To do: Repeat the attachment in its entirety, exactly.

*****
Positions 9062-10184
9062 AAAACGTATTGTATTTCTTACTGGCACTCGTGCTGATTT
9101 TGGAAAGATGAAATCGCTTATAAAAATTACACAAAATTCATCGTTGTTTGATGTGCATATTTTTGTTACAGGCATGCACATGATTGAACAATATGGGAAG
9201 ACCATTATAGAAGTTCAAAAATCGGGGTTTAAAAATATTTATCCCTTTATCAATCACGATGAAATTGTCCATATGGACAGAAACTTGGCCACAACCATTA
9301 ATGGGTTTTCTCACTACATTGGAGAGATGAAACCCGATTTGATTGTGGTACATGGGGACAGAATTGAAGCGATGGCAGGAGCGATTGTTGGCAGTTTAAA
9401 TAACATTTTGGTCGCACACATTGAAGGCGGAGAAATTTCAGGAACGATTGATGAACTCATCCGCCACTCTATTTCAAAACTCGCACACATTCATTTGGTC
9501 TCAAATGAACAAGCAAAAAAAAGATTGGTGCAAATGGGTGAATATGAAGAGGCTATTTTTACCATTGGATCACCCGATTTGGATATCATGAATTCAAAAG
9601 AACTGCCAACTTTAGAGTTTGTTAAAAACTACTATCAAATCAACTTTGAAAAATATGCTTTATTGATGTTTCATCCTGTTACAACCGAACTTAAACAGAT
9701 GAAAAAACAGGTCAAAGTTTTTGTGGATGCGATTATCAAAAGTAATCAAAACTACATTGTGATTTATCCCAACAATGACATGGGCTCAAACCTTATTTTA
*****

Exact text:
Positions 9062-10184
9062 AAAACGTATTGTATTTCTTACTGGCACTCGTGCTGATTT
9101 TGGAAAGATGAAATCGCTTATAAAAATTACACAAAATTCATCGTTGTTTGATGTGCATATTTTTGTTACAGGCATGCACATGATTGAACAATATGGGAAG
9201 ACCATTATAGAAGTTCAAAAATCGGGGTTTAAAAATATTTATCCCTTTATCAATCACGATGAAATTGTCCATATGGACAGAAACTTGGCCACAACCATTA
9301 ATGGGTTTTCTCACTACATTGGAGAGATGAAACCCGATTTGATTGTGGTACATGGGGACAGAATTGAAGCGATGGCAGGAGCGATTGTTGGCAGTTTAAA
9401 TAACATTTTGGTCGCACACATTGAAGGCGGAGAAATTTCAGGAACGATTGATGAACTCATCCGCCACTCTATTTCAAAACTCGCACACATTCATTTGGTC
9501 TCAAATGAACAAGCAAAAAAAAGATTGGTGCAAATGGGTGAATATGAAGAGGCTATTTTTACCATTGGATCACCCGATTTGGATATCATGAATTCAAAAG
9601 AACTGCCAACTTTAGAGTTTGTTAAAAACTACTATCAAATCAACTTTGAAAAATATGCTTTATTGATGTTTCATCCTGTTACAACCGAACTTAAACAGAT
9701 GAAAAAACAGGTCAAAGTTTTTGTGGATGCGATTATCAAAAGTAATCAAAACTACATTGTGATTTATCCCAACAATGACATGGGCTCAAACCTTATTTTA